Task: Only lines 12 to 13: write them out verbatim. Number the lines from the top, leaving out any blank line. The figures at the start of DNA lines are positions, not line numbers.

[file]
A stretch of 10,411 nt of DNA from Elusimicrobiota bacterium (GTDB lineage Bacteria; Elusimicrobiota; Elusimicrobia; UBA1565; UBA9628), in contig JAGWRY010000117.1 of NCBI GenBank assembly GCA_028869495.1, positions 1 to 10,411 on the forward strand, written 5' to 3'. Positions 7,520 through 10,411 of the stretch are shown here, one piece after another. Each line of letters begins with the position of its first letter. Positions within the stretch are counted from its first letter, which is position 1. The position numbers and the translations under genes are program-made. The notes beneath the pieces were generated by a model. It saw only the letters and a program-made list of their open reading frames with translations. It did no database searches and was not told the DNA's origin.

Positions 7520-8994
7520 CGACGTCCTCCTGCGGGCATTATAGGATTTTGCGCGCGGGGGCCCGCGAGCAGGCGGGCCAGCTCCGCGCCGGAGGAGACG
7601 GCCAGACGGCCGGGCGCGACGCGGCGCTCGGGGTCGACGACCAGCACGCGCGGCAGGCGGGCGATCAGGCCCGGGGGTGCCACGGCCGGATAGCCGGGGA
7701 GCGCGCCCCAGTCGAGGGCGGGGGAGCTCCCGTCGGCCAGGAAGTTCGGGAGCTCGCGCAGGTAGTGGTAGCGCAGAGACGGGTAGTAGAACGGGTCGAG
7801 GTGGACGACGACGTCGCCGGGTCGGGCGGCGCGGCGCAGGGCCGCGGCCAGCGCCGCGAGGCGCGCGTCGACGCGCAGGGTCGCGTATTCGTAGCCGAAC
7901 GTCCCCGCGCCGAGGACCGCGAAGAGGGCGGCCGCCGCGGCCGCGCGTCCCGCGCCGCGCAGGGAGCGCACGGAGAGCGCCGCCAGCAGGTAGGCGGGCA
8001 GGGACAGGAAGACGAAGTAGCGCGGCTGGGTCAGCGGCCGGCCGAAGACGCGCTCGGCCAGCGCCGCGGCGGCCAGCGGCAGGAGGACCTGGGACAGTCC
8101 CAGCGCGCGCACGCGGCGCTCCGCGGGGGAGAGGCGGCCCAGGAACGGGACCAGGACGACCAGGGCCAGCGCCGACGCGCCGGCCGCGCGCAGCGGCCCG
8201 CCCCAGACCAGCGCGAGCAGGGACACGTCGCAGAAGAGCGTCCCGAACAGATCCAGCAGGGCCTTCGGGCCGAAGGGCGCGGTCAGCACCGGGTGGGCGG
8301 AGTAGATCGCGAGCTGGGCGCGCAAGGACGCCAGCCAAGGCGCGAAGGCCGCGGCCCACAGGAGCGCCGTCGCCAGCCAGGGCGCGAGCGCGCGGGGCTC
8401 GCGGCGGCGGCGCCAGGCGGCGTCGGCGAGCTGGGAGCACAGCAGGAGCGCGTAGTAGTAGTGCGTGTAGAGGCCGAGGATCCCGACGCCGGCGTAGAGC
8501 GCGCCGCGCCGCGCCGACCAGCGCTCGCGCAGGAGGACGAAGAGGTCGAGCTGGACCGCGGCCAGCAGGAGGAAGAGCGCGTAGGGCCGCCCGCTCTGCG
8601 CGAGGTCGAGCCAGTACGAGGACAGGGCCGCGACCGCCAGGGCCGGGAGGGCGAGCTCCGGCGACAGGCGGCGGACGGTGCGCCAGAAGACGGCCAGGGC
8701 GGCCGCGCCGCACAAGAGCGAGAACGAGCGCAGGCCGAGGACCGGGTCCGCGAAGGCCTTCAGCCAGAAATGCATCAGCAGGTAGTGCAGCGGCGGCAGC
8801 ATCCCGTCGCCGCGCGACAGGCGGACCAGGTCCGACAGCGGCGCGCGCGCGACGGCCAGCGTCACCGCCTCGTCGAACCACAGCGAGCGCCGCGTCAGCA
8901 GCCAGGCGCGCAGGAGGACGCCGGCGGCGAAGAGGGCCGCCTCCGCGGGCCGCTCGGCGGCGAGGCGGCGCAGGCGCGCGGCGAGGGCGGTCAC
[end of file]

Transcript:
8401 GCGGCGGCGGCGCCAGGCGGCGTCGGCGAGCTGGGAGCACAGCAGGAGCGCGTAGTAGTAGTGCGTGTAGAGGCCGAGGATCCCGACGCCGGCGTAGAGC
8501 GCGCCGCGCCGCGCCGACCAGCGCTCGCGCAGGAGGACGAAGAGGTCGAGCTGGACCGCGGCCAGCAGGAGGAAGAGCGCGTAGGGCCGCCCGCTCTGCG